Shah JS, Venturas M, Sanchez TH, Penzias AS, Needleman DJ, Sakkas D. Fluorescence lifetime imaging microscopy (FLIM) detects differences in metabolic signatures between euploid and aneuploid human blastocysts. Human Reproduction. 2022.
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Abstract:STUDY QUESTION: Can non-invasive imaging with fluorescence lifetime imaging microscopy (FLIM) detect metabolic differences in euploid versus aneuploid human blastocysts?
SUMMARY ANSWER: FLIM has identified significant metabolic differences between euploid and aneuploid blastocysts. WHAT IS KNOWN ALREADY: Prior studies have demonstrated that FLIM can detect metabolic differences in mouse oocytes and embryos and in discarded human blastocysts. STUDY DESIGN, SIZE, DURATION: This was a prospective observational study from August 2019 to February 2020. Embryo metabolic state was assessed using FLIM to measure the autofluorescence metabolic factors nicotinamide adenine dinucleotide dehydrogenase together with nicotinamide adenine phosphate dinucleotide dehydrogenase (NAD(P)H) and flavin adenine dinucleotide (FAD). Eight metabolic FLIM parameters were obtained from each blastocyst (four for NAD(P)H and four for FAD): short (T1) and long (T2) fluorescence lifetime, fluorescence intensity (I) and fraction of the molecules engaged with enzymes (F). The redox ratio (NAD(P)H-I)/(FAD-I) was also calculated for each image.
PARTICIPANTS/MATERIALS, SETTING, METHODS: This study was performed at a single academically affiliated centre where there were 156 discarded frozen blastocysts (n ¼ 17 euploids; 139 aneuploids) included. Ploidy status was determined by pre-implantation genetic testing for aneuploidy (PGT-A). Discarded human blastocysts were compared using single FLIM parameters. Additionally, inner cell mass (ICM) and trophectoderm (TE) were also evaluated. Multilevel models were used for analysis. A post-hoc correction used Benjamini–Hochberg’s false discovery rate, at a q-value of 0.05.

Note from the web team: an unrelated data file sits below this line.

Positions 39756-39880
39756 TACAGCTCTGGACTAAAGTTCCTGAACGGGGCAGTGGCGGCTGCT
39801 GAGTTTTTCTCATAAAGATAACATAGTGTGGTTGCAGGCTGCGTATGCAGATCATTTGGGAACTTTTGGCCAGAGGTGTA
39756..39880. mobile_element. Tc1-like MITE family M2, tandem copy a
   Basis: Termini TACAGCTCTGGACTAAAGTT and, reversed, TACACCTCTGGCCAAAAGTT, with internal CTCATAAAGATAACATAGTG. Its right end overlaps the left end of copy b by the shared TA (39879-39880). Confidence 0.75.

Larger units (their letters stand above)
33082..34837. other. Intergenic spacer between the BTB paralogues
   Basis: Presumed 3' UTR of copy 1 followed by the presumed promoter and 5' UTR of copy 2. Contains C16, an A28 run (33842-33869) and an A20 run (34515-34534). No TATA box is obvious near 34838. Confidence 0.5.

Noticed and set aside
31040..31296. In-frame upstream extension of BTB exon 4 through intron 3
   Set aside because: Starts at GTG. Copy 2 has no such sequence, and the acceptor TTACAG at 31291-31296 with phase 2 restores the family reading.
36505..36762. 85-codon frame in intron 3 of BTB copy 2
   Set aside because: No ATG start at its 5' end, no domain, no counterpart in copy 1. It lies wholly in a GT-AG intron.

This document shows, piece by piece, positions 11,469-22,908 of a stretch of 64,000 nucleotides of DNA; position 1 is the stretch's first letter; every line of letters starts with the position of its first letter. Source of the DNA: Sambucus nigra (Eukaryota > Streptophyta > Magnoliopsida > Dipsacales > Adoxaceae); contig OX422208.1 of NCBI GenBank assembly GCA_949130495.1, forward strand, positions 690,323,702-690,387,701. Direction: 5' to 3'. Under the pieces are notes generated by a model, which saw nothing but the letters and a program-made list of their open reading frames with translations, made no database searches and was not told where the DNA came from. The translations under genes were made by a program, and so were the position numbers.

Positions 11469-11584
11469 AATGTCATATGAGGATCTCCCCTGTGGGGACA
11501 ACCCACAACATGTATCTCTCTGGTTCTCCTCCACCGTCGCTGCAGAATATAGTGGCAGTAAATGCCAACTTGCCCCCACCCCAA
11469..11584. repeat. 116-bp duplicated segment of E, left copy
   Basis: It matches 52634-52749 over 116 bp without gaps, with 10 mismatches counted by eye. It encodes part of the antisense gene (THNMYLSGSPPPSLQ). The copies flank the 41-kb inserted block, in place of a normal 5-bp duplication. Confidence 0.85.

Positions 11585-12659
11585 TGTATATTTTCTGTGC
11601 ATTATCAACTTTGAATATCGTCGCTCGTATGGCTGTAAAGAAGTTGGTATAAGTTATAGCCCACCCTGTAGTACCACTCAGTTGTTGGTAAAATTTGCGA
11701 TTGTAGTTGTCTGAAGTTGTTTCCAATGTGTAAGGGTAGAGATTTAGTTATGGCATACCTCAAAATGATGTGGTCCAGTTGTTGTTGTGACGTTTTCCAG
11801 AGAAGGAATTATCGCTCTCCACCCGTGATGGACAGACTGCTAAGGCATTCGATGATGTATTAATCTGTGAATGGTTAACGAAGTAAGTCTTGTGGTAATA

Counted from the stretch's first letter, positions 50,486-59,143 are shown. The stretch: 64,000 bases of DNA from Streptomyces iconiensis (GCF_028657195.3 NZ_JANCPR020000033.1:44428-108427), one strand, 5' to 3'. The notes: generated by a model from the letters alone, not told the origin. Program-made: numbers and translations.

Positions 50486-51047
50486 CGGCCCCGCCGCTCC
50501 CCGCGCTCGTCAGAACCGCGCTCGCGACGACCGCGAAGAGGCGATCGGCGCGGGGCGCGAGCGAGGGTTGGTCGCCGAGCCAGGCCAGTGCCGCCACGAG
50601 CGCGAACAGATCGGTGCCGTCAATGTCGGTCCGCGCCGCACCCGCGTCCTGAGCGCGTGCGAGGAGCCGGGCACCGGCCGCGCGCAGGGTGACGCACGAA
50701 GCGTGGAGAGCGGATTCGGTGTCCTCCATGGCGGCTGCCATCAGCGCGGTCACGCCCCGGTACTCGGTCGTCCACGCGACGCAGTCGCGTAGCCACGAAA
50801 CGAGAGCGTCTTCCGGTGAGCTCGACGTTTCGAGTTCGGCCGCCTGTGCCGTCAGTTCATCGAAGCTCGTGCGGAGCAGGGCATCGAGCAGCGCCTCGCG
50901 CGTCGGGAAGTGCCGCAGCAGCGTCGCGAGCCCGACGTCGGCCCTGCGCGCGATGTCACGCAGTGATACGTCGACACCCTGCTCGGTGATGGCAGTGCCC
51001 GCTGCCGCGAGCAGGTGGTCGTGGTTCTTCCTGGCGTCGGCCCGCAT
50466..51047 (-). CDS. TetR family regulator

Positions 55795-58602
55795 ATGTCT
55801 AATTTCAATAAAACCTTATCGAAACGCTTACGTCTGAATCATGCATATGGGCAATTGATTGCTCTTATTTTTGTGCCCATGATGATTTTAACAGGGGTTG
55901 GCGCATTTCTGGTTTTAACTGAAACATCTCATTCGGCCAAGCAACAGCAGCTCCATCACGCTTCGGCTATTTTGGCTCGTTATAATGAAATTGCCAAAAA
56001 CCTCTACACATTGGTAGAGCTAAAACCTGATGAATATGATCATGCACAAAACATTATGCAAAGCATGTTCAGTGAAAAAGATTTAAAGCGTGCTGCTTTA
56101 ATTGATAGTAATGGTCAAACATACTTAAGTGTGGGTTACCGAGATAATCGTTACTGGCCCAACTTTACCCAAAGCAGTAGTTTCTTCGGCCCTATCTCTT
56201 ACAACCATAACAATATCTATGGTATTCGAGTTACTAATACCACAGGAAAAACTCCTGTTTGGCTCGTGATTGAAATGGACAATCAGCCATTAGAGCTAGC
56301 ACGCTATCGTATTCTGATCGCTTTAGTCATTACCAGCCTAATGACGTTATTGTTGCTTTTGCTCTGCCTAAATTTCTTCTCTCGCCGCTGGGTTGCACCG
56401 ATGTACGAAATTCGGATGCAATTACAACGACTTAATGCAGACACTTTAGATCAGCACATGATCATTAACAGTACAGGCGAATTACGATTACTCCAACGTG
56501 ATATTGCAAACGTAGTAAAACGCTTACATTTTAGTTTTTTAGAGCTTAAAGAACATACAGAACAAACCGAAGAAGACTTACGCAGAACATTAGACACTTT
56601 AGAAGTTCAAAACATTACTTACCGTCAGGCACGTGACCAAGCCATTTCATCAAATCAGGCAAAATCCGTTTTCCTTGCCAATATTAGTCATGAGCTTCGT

MAIN RESULTS AND THE ROLE OF CHANCE: Comparing euploid (n ¼ 17) versus aneuploid (n ¼ 139) embryos, a significant difference was seen in NAD(P)H-F (P < 0.04), FAD-I (P < 0.04) and redox ratio (P < 0.05). Euploid ICM (n ¼ 15) versus aneuploid ICM (n ¼ 119) also demonstrated significantly different signatures in NAD(P)H-F (P < 0.009), FAD-I (P < 0.03) and redox ratio (P < 0.03). Similarly, euploid TE (n ¼ 15) versus aneuploid TE (n ¼ 119) had significant differences in NAD(P)H-F (P < 0.0001) and FAD-I (P < 0.04).
LIMITATIONS, REASONS FOR CAUTION: This study utilized discarded human blastocysts, and these embryos may differ metabolically from non-discarded human embryos. The blastocysts analysed were vitrified after PGT-A biopsy and it is unclear how the vitrification process may affect the metabolic profile of blastocysts. Our study was also limited by the small number of rare donated euploid embryos Euploid embryos are very rarely discarded due to their value to patients trying to conceive, which limits their use for research purposes. However, we controlled for the imbalance with the bootstrap resampling analysis.
WIDER IMPLICATIONS OF THE FINDINGS: These findings provide preliminary evidence that FLIM may be a useful non-invasive clinical tool to assist in identifying the ploidy status of embryos.
STUDY FUNDING/COMPETING INTEREST(S): The study was supported by the Blavatnik Biomedical Accelerator Grant at Harvard University. Becker and Hickl GmbH and Boston Electronics sponsored research with the loaning of equipment for FLIM. D.J.N. is an inventor on patent US20170039415A1. There are no other conflicts of interest to declare.
TRIAL REGISTRATION NUMBER: N/A Key words: fluorescence lifetime imaging microscopy / FLIM / mitochondria / euploid / aneuploid